Monday, November 10, 2008

UserNameToken authentication based on Active Directory

This post explains how you can authenticate users at the service end against an Active Directory[AD] - in the CallbackHandler.

This assumes that you know how to deploy a service and configure it to accept a UserNameToken for authentication.[If not please refer this.]

If you are curious to know more on CallbackHandlers - then this may help.

To get started, follow the first part in my previous post - that is to configiure AD with the user tomcat.

Now let's get started with password CallbackHandler at the service end.





public class PWCBHandler implements CallbackHandler {

private static String SECURITY_PRINCIPAL = "cn=tomcat,cn=users,dc=home,dc=com";
private static String SECURITY_CREDENTIALS = "1qaz2wsx@";
private static String PROVIDER_URL = "ldap://";
private static String USER_PATTERN = "cn={0},cn=Users,dc=home,dc=com";

public void handle(Callback[] callbacks) throws IOException, UnsupportedCallbackException {

ADAuthenticator authenticator = null;


for (int i = 0; i < callbacks.length; i++) {

// When the server side need to authenticate the user
WSPasswordCallback pwcb = (WSPasswordCallback) callbacks[i];

// Usage value is set to USERNAME_TOKEN_UNKNOWN when the Rampart
// Engine wants the password callback handler to validate the
// username and password in the Username Token
if (pwcb.getUsage() == WSPasswordCallback.USERNAME_TOKEN_UNKNOWN) {
if (authenticator.authenticate(pwcb.getIdentifer(), pwcb.getPassword())) {
} else {
throw new UnsupportedCallbackException(callbacks[i], "check failed");
Now lets look at the ADAuthenticator - which actually does the authentication against the AD - user base.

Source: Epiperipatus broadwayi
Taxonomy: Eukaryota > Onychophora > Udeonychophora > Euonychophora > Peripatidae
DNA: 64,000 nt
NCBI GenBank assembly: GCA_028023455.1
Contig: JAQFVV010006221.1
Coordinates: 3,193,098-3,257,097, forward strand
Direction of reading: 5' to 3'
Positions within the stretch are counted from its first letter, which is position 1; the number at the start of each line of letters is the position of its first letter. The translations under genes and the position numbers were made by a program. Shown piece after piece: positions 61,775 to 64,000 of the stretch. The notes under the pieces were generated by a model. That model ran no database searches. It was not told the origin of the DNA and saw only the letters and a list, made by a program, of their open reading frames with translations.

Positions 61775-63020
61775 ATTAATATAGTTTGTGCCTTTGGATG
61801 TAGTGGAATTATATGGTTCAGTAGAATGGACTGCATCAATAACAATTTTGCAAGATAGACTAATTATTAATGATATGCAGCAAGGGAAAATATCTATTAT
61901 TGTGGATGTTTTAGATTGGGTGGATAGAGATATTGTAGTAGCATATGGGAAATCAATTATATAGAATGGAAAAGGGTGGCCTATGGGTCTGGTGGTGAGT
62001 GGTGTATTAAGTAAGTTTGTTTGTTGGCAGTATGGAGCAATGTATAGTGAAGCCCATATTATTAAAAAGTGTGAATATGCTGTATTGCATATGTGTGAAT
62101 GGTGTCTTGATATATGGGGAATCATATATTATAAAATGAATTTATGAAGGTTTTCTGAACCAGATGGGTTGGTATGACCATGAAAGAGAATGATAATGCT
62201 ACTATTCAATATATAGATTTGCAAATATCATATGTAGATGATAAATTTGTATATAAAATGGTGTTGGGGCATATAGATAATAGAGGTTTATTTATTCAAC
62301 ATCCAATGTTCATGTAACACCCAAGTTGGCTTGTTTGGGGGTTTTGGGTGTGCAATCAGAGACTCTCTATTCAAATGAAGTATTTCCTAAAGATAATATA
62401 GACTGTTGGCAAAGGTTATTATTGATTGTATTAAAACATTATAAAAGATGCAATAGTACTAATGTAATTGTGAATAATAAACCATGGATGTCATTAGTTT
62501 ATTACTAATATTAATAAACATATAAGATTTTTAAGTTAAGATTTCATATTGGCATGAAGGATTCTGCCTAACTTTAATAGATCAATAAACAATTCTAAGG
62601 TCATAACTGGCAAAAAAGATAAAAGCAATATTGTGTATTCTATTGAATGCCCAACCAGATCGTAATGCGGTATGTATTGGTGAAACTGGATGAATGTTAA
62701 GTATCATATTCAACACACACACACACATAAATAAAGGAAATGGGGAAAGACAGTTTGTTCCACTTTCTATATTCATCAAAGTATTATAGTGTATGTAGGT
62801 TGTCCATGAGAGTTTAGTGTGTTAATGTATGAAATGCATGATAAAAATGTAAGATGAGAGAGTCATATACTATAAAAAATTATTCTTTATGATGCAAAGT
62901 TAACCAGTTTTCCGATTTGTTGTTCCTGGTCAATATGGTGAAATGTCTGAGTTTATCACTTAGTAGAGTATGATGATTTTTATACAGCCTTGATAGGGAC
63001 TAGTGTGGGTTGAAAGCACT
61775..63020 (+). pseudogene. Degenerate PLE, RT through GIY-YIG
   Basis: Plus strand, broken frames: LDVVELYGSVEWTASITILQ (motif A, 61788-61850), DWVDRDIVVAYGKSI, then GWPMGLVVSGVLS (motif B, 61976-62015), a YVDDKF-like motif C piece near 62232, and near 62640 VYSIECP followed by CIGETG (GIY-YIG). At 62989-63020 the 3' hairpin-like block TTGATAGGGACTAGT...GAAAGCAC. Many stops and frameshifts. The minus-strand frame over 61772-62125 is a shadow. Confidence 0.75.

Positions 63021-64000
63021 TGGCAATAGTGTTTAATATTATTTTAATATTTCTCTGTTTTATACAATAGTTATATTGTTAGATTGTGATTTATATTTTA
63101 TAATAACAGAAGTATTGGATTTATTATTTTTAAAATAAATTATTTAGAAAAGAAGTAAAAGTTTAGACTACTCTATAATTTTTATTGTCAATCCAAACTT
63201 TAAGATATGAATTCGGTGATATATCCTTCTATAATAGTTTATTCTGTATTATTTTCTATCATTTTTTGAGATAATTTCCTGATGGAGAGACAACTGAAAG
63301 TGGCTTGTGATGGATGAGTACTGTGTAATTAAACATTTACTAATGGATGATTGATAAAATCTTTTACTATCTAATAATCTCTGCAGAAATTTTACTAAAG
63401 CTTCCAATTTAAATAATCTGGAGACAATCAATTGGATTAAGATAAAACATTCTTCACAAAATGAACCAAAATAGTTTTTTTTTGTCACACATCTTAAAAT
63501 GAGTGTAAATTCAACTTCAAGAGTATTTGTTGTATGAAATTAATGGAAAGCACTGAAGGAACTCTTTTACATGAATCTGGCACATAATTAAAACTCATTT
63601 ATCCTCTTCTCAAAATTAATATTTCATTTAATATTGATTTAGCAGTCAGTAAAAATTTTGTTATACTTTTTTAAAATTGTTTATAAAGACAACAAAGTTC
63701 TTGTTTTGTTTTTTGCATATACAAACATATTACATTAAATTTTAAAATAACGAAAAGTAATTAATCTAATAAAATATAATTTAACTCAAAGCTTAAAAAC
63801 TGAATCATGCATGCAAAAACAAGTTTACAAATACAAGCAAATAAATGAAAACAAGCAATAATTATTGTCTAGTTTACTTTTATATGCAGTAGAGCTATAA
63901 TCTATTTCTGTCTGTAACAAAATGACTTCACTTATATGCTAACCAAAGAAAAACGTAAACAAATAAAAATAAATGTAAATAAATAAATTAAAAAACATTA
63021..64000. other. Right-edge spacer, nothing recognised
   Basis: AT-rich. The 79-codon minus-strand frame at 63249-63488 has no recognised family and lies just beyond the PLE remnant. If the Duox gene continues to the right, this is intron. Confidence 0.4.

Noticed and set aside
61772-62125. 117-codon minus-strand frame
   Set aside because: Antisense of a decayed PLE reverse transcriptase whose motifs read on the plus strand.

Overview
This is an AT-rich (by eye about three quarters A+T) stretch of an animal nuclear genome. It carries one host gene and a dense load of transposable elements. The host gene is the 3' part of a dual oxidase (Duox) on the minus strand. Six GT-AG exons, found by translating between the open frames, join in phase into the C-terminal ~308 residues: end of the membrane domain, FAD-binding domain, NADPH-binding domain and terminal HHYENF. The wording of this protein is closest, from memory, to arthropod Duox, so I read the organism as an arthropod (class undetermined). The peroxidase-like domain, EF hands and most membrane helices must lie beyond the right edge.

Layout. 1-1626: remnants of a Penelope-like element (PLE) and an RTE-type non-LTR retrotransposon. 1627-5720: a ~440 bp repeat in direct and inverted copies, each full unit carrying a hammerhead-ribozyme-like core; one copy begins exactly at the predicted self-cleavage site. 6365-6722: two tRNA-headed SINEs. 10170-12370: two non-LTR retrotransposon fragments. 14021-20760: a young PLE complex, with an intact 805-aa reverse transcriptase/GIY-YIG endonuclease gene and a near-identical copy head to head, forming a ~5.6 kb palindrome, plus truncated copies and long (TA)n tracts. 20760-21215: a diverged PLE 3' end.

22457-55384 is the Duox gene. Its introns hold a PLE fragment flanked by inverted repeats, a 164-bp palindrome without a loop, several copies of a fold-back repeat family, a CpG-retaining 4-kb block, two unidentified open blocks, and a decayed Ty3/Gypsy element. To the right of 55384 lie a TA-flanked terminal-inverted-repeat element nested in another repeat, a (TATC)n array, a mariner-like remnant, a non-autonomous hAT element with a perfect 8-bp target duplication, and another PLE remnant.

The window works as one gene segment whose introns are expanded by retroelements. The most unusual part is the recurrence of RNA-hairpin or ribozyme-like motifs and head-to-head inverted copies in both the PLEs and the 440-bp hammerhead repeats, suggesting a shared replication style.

import java.text.MessageFormat;
import java.util.Hashtable;

import javax.naming.Context;
import javax.naming.NamingException;

public class ADAuthenticator {

* Holds the name of the environment property for specifying the initial
* context factory to use. The value of the property should be the fully
* qualified class name of the factory class that will create an initial
* context.
private static String INITIAL_CONTEXT_FACTORY = "com.sun.jndi.ldap.LdapCtxFactory";

private DirContext context = null;
private String userPattern = null;

* @param conName
* Holds the name of the environment property for specifying the
* identity of the principal for authenticating the caller to the
* service.
* @param conPassword
* Holds the name of the environment property for specifying the
* credentials of the principal for authenticating the caller to
* the service.
* @param connectionUrl
* Holds the name of the environment property for specifying
* configuration information for the service provider to use.
* @param userPattern
* Search pattern.
public ADAuthenticator(String conName, String conPassword, String connectionUrl,
String userPattern) {

Hashtable environment = null;

try {
environment = new Hashtable();
environment.put(Context.SECURITY_PRINCIPAL, conName);
environment.put(Context.SECURITY_CREDENTIALS, conPassword);
environment.put(Context.PROVIDER_URL, connectionUrl);
this.userPattern = userPattern;

context = new InitialDirContext(environment);
} catch (NamingException ex) {
throw new RuntimeException();

* Authenticates a given user against Active Directory user store.
* @param userName
* User to be authenticated.
* @param password
* Password of the user.
* @return true if authenticated.
public boolean authenticate(String userName, String password) {

String dn = null;

try {
dn = MessageFormat.format(userPattern, new String[] { userName });
return this.bindAsUser(this.context, dn, (String) password);
} catch (NamingException ex) {
return false;


private boolean bindAsUser(DirContext context, String dn, String credentials)
throws NamingException {

if (credentials == null || dn == null)
return false;

context.addToEnvironment(Context.SECURITY_PRINCIPAL, dn);
context.addToEnvironment(Context.SECURITY_CREDENTIALS, credentials);

context.getAttributes("", null);

return true;



5-star IT books said...

Hi Prabath,

Does the client needs to send its ldap credentials for each invokation of a method.
Does your example include any session management technique?